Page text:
A unique aspect of this initiative was the focus on family engagement as an essential part of the standardized care algorithm; RTs handed over lung recruitment therapies to patients and caregivers after teaching. We believe engagement of families may lead to increased therapy adherence and better outcomes; it may also directly reduce costs related to the postoperative care algorithm by reducing the number of RT encounters required. Recent studies have supported the idea of increasing patient and family engagement, leading to improved quality of care and improved patient safety.16,17 Anecdotally, families commented that they appreciated the opportunity to participate in the patient’s care. However, it is possible that we may unintentionally have caused stress to some families by requesting their participation. We did not measure family satisfaction with the algorithm.
Standardized respiratory care algorithms in postoperative adults are associated with significantly better outcomes such as decreased rates of postoperative pneumonia.2,5,6 The successful adult algorithms have several common elements, including ambulation and lung recruitment techniques with incentive spirometer use.2,5,6 Our pediatric algorithm similarly focuses on early lung recruitment via methods tailored to meet the needs of our young and neurologically impaired patients.
In our study, the clinical benefit of the algorithm occurred in patients with underlying comorbidities such as neurologic impairment and lung disease. Patients with neurologic impairment are less likely to ambulate postoperatively and are less likely to effectively use traditional incentive spirometry, which requires coordination and effort. For this group, the addition of early breath-stacking therapy and teaching was most likely the critical element that improved their respiratory outcomes.
Although patients with underlying comorbidities were at higher risk and thus more likely to achieve benefit, it is unclear why the proportion of healthy patients with prolonged oxygen supplementation did not decrease. One possible explanation is that the healthy patients, because they tended to be developmentally normal, were typically assigned incentive spirometry rather than breath-stacking as a lung recruitment therapy. Three studies have suggested that breath-stacking may achieve better lung expansion than conventional incentive spirometry.8–10 An alternative explanation is that healthier patients were less compliant with therapy after handover from the RT.
Reductions in length of stay were not statistically significant. It is possible that we were underpowered to detect significant differences in length of stay. It is also likely that prolonged oxygen supplementation is not the primary determinant of length of stay and other factors influence the duration of hospitalization.
The cost of this respiratory care algorithm is essentially the cost of RT encounters (median of 1.3 encounters per patient) plus the cost of the lung recruitment device. Although a complete analysis of costs was outside the scope of this project, we believe the cost of the intervention is outweighed by savings driven by improved respiratory outcomes, including decreased supplemental oxygen use, decreased continuous pulse oximetry monitoring, decreased need for ongoing RT encounters, and potentially decreased length of stay.
This study has several limitations. The findings of this single-center study in a highly specialized surgical population may not be generalizable to other sites and patient populations. However, we believe several of the interventions, such as RT education, daily huddle, and teaching and handover of care to families, may easily translate to another pediatric hospital. Although we designed our study to minimize the impact of another initiative aimed at reducing surgical site infection in this patient population, there may be other secular trends that may have influenced the results. We believe that we minimized risk that nurses may have weaned a patient’s oxygen more aggressively during algorithm implementation because of nurse blinding to the clinical outcomes studied. Finally, although families were instructed to continue therapy every 4 hours at the time of handover, we did not measure frequency of therapy continuation.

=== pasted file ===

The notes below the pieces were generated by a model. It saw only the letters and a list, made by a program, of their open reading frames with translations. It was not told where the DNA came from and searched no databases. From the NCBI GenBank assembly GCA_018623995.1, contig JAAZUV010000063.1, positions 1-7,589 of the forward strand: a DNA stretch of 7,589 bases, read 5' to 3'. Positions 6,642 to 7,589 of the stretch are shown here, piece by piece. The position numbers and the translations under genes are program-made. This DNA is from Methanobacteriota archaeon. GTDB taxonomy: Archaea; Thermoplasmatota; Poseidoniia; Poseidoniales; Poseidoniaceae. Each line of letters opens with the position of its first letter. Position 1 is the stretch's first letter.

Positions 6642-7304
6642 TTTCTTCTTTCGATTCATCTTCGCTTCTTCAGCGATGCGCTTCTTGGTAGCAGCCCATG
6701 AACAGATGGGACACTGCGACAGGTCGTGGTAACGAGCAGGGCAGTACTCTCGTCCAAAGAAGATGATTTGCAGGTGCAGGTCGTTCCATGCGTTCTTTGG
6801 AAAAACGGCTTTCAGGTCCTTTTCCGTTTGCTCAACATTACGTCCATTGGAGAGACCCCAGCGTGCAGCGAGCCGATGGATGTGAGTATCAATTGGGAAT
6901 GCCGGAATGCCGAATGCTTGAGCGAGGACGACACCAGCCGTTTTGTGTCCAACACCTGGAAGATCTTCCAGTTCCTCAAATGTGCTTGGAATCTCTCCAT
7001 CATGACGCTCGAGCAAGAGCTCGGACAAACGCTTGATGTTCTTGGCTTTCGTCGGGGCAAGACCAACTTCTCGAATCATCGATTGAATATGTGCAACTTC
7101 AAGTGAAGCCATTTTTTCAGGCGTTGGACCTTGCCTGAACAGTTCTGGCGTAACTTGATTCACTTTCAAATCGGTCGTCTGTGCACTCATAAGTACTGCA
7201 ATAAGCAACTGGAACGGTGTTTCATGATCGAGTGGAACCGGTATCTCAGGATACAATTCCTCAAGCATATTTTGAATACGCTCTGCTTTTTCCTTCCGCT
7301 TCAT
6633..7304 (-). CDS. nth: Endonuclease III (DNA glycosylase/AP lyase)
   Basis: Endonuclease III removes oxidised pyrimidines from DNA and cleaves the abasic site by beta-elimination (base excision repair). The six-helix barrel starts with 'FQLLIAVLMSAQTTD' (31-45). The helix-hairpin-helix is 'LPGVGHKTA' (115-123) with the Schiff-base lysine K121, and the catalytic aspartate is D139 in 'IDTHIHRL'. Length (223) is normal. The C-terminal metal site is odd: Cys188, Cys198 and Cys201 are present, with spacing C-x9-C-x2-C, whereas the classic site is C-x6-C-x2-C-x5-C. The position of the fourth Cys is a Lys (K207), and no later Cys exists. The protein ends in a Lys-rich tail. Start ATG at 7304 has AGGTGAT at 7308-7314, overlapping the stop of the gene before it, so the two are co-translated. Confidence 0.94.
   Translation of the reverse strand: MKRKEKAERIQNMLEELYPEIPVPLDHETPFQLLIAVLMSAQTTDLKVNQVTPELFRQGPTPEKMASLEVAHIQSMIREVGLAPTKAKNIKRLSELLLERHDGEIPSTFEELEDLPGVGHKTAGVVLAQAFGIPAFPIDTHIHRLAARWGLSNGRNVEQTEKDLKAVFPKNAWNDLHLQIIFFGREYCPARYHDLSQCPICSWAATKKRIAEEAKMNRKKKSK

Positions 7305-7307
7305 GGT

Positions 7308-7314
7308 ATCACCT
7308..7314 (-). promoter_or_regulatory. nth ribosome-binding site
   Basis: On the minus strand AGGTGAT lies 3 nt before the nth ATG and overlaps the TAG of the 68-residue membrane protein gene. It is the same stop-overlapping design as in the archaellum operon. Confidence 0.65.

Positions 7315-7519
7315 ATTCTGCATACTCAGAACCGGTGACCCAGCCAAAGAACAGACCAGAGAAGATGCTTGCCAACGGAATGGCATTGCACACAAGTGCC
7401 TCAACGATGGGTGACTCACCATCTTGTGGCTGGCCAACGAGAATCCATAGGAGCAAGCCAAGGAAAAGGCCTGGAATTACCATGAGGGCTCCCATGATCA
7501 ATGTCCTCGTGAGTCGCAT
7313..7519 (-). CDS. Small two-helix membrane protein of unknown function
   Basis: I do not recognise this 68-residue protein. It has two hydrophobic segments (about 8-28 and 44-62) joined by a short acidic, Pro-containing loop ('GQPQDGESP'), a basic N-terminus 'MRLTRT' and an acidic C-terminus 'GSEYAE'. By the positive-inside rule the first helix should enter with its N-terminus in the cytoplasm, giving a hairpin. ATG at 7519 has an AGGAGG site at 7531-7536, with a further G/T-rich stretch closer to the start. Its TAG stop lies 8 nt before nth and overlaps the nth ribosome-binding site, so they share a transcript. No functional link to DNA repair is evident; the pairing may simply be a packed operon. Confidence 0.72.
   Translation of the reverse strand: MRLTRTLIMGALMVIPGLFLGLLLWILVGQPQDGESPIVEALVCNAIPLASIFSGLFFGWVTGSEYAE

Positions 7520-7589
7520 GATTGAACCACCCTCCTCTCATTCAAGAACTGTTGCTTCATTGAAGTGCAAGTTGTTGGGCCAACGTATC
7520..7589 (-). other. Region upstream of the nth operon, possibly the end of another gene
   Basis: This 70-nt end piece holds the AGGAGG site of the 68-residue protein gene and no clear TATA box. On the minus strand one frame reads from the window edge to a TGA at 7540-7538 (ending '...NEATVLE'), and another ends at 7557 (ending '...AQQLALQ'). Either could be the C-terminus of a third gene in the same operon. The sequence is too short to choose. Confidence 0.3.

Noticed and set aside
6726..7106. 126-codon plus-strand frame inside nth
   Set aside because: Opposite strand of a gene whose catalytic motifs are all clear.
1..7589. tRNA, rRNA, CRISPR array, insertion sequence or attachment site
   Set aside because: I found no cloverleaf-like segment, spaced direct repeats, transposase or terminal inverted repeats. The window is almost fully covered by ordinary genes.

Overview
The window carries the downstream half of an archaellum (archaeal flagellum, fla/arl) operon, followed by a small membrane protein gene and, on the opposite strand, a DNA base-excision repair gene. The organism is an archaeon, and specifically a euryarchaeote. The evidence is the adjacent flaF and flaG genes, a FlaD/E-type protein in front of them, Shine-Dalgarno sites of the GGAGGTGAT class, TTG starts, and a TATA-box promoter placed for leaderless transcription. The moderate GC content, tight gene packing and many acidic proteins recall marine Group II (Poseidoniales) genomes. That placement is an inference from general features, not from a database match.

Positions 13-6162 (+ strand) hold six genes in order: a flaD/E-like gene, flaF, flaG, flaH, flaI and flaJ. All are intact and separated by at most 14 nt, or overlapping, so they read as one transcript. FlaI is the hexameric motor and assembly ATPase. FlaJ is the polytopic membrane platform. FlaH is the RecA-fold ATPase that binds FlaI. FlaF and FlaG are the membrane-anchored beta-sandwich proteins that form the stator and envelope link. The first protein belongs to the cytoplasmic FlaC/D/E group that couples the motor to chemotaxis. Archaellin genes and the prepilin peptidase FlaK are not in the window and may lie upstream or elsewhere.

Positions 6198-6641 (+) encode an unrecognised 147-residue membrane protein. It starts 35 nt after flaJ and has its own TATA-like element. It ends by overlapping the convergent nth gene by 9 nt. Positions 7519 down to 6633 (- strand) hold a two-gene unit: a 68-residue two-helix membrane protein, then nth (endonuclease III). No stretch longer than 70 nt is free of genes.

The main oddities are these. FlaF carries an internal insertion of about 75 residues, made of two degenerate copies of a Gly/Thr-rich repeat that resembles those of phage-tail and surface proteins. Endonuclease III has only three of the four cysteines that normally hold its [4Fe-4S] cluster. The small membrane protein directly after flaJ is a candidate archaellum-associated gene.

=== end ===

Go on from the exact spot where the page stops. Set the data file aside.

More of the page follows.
Using rapid tests of change, we implemented an innovative respiratory care algorithm in pediatric patients after hip and spine surgery. Key factors included empowering RTs to take an active role in care and engaging families to participate in providing respiratory therapy. This approach was associated with improved outcomes in patients with chronic underlying conditions, specifically a decrease in the proportion of patients requiring prolonged oxygen supplementation.
- Accepted February 27, 2015.
- Address correspondence to Erin E. Shaughnessy, MD, MLC 3024, Cincinnati Children’s Hospital Medical Center, 3333 Burnet Ave, Cincinnati, OH 45208. E-mail:
Dr Shaughnessy substantially contributed to the conception and design of the study and drafted and revised the manuscript; Ms White and Drs Shah and Sawnani substantially contributed to the conception of the study and revised the manuscript critically for important intellectual content; Dr Hubbell substantially contributed to the acquisition of data and revised the manuscript critically for important intellectual content; Dr Sucharew substantially contributed to the analysis and interpretation of data and revised the manuscript critically for important intellectual content; and all authors approved the final manuscript as submitted.
FINANCIAL DISCLOSURE: Ms White has performed paid consultancy work for Phillips Respironics and Vapotherm, and served as a paid speaker for Aerogen Medical and Phillips Respironics; and Drs Shaughnessy, Shah, Hubbell, Sucharew, and Sawnani have indicated they have no financial relationships relevant to this article to disclose.
FUNDING: No external funding.
POTENTIAL CONFLICT OF INTEREST: Ms White has performed paid consultancy work for Phillips Respironics and Vapotherm; and Drs Shaughnessy, Shah, Hubbell, Sucharew, and Sawnani have indicated they have no potential conflicts of interest to disclose.